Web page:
(Updated from 12:57 p.m. EST)
It's been a little more than 24 hours since the
Fed made its
surprising rate-cut announcement, and the market is having difficulty sustaining a rally, though for a time both major indices sported double-digit gains.
Were yesterday's 300-point gains for the
Dow Jones Industrial Average and the
Nasdaq Composite Index premature? Today the markets have zig-zagged on both sides of the flatline, and indecision seems the order of the day, so far.
Peter Cardillo, chief strategist at
, said he was "somewhat surprised" by the strength of the market at late-morning. "I really thought we'd see a selloff ahead of tomorrow's numbers," he said. Lately, it seemed that his initial expectation was more on-target that it had looked a little after noon, when the Dow was up as much as 83 points.
The numbers to which he is referring are tomorrow's
jobs report results, which are expected to be quite negative. Some have been saying the Fed cut interest rates by 50 basis points in order to prevent the market from going into free fall. That data will show what happened to employment in December as the economy was slowing.
Cardillo said the market would be able to show how effective the rate cut really is by how the market reacts to the numbers tomorrow.
"The market is relieved that the Fed is taking action, but it doesn't mean all our ills are cured," Cardillo said, adding it will take three to six months before the cut really infiltrates the economy.
Financials, and tech were still garnering some positive attention from the news. In blue-chips, that meant some bounce for
J.P. Morgan Chase
Defensives remained under pressure as money moved into the battered tech sector.
Johnson & Johnson
were getting flattened again today.
In the tech arena,
was adding on 43.8% to $22.50 after the company said it would beat estimates for the third quarter.
All was not shiny and happy in tech, though.
were suffering, while Internet company
took a beating for last night's post-close warning it would miss first-quarter earnings.
New York Stock Exchange,
was falling as its utility Southern California Edison continues to endure California's power crisis.
Same-store sales for December came out today. Apparel retailers were mixed, but
were a couple of shining stars. Talbots was lately up 4.8% to $51.63, while Kohl's was jumping 7.9% to $68.88.
S&P Retail Index
, though, was feeling the weight of the retailers that didn't get the sales they needed. It lately was off 0.5%.
Transports were back on the brighter side, with the
American Stock Exchange Airline Index
up 3% and the
Dow Jones Transportation Average
Many tech sectors were doing well, too, despite the Nasdaq's small dip into the red in early afternoon. The
Philadelphia Stock Exchange Computer Box Maker Index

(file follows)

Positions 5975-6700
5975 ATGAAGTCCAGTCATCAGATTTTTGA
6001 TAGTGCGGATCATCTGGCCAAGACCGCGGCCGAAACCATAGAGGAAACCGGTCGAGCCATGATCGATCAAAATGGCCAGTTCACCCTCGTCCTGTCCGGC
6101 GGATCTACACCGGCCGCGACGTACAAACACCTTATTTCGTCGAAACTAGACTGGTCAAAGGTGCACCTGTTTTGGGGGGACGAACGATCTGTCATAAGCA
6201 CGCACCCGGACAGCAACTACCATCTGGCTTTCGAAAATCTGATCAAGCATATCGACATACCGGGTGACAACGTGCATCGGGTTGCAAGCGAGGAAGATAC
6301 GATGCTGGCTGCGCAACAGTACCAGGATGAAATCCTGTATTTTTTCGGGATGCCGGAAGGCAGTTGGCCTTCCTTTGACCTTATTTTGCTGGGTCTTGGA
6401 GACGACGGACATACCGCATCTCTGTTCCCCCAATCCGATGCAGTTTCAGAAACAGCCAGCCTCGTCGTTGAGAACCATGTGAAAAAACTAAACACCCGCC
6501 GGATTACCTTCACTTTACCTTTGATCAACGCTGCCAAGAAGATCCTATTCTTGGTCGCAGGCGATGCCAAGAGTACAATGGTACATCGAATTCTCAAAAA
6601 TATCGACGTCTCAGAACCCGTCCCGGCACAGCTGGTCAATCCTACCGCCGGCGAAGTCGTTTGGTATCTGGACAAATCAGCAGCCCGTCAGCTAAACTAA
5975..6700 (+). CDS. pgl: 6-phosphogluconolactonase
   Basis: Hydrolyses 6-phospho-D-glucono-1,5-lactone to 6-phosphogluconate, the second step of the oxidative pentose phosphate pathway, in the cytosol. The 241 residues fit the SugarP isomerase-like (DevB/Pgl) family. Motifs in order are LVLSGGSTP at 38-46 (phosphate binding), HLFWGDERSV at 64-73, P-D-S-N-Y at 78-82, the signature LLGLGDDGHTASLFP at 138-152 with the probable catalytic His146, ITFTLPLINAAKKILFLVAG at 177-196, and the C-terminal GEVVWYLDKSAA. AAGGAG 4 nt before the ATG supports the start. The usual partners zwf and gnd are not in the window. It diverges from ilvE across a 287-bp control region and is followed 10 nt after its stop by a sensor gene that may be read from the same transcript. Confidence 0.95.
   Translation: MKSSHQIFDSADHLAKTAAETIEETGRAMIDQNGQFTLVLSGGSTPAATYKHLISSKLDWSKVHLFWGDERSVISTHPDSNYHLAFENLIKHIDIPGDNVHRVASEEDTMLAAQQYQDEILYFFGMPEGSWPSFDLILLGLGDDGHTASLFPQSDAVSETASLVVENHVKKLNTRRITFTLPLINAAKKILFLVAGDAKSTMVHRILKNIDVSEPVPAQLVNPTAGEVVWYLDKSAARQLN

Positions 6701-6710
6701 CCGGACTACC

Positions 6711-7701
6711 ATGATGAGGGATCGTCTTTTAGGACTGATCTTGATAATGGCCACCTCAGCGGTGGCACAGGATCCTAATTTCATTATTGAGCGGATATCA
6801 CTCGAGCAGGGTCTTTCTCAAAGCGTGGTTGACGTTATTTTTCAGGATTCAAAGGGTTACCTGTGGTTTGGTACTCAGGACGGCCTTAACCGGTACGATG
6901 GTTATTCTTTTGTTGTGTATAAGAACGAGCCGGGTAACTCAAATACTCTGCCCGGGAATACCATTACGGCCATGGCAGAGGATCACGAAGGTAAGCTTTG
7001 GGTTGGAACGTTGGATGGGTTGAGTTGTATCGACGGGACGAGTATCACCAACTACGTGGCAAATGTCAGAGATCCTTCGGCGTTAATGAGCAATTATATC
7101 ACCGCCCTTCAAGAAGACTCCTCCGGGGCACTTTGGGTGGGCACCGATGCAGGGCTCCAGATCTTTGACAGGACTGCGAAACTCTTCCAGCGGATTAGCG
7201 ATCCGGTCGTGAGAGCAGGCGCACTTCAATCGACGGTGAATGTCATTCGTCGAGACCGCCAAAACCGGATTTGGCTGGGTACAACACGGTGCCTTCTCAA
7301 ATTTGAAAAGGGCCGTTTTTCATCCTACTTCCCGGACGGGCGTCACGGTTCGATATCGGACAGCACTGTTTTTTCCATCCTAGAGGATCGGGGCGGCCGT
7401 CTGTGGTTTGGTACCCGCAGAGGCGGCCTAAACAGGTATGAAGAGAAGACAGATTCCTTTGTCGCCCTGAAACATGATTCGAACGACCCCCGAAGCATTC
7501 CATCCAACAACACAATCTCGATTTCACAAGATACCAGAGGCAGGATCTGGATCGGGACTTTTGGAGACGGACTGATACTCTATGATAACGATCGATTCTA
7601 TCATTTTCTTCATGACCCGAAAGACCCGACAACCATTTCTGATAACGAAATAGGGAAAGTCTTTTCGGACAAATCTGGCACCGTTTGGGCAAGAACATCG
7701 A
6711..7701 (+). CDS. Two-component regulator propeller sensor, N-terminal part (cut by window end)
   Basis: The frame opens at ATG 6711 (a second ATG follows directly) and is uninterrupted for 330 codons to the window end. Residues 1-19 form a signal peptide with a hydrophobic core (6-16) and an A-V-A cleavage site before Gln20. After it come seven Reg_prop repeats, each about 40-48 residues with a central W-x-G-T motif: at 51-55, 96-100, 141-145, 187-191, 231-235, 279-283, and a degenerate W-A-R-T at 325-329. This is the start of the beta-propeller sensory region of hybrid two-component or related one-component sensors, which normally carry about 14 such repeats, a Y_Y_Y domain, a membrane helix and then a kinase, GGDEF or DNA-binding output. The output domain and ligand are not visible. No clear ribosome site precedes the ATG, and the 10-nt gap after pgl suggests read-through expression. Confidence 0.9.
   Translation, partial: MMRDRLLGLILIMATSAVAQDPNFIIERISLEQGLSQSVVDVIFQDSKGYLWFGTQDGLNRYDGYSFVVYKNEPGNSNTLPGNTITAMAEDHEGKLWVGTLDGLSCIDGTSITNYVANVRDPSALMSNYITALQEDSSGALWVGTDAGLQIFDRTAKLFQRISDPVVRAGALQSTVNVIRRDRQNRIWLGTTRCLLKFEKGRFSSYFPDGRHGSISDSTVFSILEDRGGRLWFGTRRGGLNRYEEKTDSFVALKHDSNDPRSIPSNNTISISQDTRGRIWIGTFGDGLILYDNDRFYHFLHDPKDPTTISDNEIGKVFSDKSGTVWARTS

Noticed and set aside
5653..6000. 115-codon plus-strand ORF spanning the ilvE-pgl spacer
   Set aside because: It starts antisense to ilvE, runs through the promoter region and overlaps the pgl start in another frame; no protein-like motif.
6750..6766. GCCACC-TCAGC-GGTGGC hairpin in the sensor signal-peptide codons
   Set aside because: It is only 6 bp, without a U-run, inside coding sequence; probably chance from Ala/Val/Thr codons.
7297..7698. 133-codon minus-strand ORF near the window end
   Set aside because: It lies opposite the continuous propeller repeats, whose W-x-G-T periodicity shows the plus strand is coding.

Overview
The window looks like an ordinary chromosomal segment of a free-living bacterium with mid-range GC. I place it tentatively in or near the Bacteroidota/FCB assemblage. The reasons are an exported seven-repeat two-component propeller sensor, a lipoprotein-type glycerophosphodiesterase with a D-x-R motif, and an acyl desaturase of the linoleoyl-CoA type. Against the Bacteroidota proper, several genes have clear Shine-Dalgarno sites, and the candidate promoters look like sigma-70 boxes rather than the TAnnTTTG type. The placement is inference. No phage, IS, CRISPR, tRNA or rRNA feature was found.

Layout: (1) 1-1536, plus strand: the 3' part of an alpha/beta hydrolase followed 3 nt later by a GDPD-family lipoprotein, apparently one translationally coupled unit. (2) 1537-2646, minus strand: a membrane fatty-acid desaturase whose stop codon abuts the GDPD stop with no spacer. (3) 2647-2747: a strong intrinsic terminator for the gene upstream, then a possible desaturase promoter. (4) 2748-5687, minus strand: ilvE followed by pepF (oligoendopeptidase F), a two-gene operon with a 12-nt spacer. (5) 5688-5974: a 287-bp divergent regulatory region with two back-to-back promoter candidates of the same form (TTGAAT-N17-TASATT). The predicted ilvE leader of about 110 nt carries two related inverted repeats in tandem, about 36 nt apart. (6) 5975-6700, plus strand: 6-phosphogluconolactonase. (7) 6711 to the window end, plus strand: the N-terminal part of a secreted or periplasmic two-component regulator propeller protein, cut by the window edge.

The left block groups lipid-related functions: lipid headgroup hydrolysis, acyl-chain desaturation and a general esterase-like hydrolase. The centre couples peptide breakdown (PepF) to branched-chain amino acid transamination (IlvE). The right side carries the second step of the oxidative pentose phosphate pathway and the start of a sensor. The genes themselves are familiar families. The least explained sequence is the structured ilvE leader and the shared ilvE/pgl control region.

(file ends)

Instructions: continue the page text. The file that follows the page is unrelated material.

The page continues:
was rising 2.3%. After advancing this morning, however, the
Philadelphia Stock Exchange Semiconductor Index
turned down in the afternoon, losing 1.2%.
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Treasuries are trading higher this morning after yesterday's heavy sale in notes and bonds, which was caused by the frenzied move into equities. As the market digests the decision by the
Federal Reserve to lower interest rates well before its monetary policy meeting in three weeks, there are some murmurs of an overreaction among stocks. There remains considerable expectation of another interest rate deduction of 25 basis points at the end of the month -- in fact, 22 of the 24 primary money market traders polled by
expect such a move. Bond yields are slipping again, approaching their lows of a few days ago. The latest jobs data brought back some reality after yesterday's euphoria, with the number of people applying for first-time unemployment insurance rising by a sizable margin.
The benchmark 10-year
Treasury note lately was up 30/32 to 105 13/32, lowering its yield to 5.031%.
In economic news, the
initial jobless claims
) rose to 375,000 in the week ending Dec. 30, from 359,000 in the previous week. The number has risen for the third consecutive week and is at its highest level in two and a half years. Last week's result was substantially revised from the 333,000 as initially reported, understandable since only 18 states had provided hard data at that time. The four-week average rose to 352,250, its uppermost number since mid July of 1998.
) rose 1.7% in November, more than expected. Economists polled by
had forecast a 1.3% rise, on average. The annual growth rate of factory orders rose to 2.1% from 1.8% in August.
Purchasing Managers Non-Manufacturing Index
) dropped to 53 in December from 58.5 in November.
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